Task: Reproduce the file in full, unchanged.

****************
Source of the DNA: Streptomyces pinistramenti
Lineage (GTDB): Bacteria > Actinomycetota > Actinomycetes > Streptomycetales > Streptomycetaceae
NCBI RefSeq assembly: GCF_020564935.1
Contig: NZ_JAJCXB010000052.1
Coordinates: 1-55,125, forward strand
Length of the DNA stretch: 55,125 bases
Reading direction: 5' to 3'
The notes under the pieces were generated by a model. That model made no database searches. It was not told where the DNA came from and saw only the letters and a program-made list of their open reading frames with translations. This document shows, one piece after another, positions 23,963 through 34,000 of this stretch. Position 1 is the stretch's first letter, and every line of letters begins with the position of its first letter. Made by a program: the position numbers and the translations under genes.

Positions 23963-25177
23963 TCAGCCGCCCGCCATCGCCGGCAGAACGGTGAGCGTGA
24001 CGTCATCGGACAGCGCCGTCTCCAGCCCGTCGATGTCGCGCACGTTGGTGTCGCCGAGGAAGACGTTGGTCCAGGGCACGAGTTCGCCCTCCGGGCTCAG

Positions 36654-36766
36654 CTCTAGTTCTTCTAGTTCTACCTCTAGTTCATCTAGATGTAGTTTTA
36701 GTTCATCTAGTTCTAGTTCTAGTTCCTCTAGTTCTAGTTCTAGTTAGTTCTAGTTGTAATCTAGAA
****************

Source of the DNA: Streptomyces pinistramenti
Lineage (GTDB): Bacteria > Actinomycetota > Actinomycetes > Streptomycetales > Streptomycetaceae
NCBI RefSeq assembly: GCF_020564935.1
Contig: NZ_JAJCXB010000052.1
Coordinates: 1-55,125, forward strand
Length of the DNA stretch: 55,125 bases
Reading direction: 5' to 3'
The notes under the pieces were generated by a model. That model made no database searches. It was not told where the DNA came from and saw only the letters and a program-made list of their open reading frames with translations. This document shows, one piece after another, positions 23,963 through 34,000 of this stretch. Position 1 is the stretch's first letter, and every line of letters begins with the position of its first letter. Made by a program: the position numbers and the translations under genes.

Positions 23963-25177
23963 TCAGCCGCCCGCCATCGCCGGCAGAACGGTGAGCGTGA
24001 CGTCATCGGACAGCGCCGTCTCCAGCCCGTCGATGTCGCGCACGTTGGTGTCGCCGAGGAAGACGTTGGTCCAGGGCACGAGTTCGCCCTCCGGGCTCAG

Positions 36654-36766
36654 CTCTAGTTCTTCTAGTTCTACCTCTAGTTCATCTAGATGTAGTTTTA
36701 GTTCATCTAGTTCTAGTTCTAGTTCCTCTAGTTCTAGTTCTAGTTAGTTCTAGTTGTAATCTAGAA